The American holiday Mother's Day began in the late 19th century. Some say
it began in Michigan, others in West Virginia. In both states, there were
women who felt that a day of acknowledging motherhood would spark a moral
revival. In 1914, it became an American national holiday, and shortly after,
Mother's Day became celebrated around the world.
Long before that, though, the Jewish people stood at the foot of a desert
mountain and heard the divine words "Honor your mother and father" spoken as
part of the Ten Commandments. Some would say that that day was the first
Mother's Day (and Father's Day too). Our tradition is filled with reverence
for mothers: "My child...do not walk away from the wisdom of your mother,
for it will be a sign of grace upon your head" (Proverbs 1:8-9).
When you think "Jewish mothers," two thoughts might pop into your mind.
First come the matriarchs--Sarah, Rebecca, Rachel, and Leah, all women who
experienced struggle and heartbreak as they overcame life's obstacles.
Second come the old jokes: "I'd rather sit in the dark," "my son, the
doctor," "Oedipus shmedipus, at least he loves his mother..."
Yet somewhere between the worlds of piety and comedy, Jewish mothers are the
women who have nurtured, instructed, supported, and challenged us. So hearts
and flowers don't go far enough. To honor mothers "Jewishly" is to celebrate
the real women whose love and wisdom guide us.
CLAL has undertaken a project to infuse American holiday traditions with
deeply Jewish meanings As you choose the rituals that you will enact this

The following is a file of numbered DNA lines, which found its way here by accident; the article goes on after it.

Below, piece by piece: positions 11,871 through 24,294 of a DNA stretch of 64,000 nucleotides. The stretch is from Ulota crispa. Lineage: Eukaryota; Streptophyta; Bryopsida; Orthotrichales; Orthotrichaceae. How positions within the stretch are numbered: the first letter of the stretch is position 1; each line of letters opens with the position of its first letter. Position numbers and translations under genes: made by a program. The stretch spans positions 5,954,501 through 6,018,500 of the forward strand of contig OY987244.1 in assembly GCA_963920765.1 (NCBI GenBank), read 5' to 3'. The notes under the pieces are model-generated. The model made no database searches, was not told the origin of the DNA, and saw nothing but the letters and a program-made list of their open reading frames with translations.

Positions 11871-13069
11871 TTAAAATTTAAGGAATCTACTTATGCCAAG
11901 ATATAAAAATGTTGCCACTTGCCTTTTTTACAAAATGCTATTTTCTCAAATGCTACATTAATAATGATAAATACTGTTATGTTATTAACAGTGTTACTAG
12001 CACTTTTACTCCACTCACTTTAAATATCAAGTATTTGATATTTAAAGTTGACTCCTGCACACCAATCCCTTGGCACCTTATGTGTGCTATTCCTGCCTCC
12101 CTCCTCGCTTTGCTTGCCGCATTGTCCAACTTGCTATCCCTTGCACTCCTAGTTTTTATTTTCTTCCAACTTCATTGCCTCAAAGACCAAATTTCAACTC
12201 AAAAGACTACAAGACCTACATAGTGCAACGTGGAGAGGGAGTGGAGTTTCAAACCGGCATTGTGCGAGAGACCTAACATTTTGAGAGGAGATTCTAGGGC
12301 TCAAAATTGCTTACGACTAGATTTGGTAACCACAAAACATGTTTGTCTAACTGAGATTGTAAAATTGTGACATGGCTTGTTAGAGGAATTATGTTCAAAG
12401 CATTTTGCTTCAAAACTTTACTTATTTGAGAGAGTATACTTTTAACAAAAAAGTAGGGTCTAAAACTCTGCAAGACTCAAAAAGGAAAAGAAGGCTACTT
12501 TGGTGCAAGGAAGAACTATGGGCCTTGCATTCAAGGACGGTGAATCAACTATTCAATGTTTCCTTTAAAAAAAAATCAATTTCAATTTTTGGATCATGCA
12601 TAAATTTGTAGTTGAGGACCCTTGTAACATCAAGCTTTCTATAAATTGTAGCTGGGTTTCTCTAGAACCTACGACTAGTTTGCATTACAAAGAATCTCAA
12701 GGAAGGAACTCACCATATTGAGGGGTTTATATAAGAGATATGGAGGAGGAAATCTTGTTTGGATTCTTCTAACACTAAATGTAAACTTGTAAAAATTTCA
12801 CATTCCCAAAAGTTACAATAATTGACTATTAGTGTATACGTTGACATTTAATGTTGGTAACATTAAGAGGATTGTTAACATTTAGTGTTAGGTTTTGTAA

Mother's Day--flowers, dinner, phone call, card--consider the ways in which
you can deepen the celebration through these reflections.
1) Meditate or reflect for a moment on each of the following words and how
they connect you to your mother:
In what ways do you communicate your love for her?
In what ways do you help your relationship to evolve and grow?
In what ways could you try to see the world through your mother's eyes?
2) For those of us whose mothers are no longer with us, Mother's Day is a
time to remember and to mark the life and dreams of our mothers. Take time
to reflect on the legacy that your mother has left behind and the ways in
which your life continues the values that she lived by.
3) Mother's Day is also a time of reflection for mothers themselves. No
text, traditional or contemporary, can capture the experience of all
mothers--but here are two Jewish texts on which you might reflect to mark
"Let my soul be in all things like the earth.... She is generous, she
nurtures and clothes all creation, she gives space to let others build their
homes and adorn themselves, she showers all with untold wonders" (Korban
Minha Siddur, Vilna 1910).
"...she surveys a field and buys it, she plants a vineyard with her hands,
she radiates strength, her arms flexed, she stretches her hand to the
needy...she opens her mouth with wisdom, a Torah of kindness is on her
lips...." (adapted from Proverbs 31).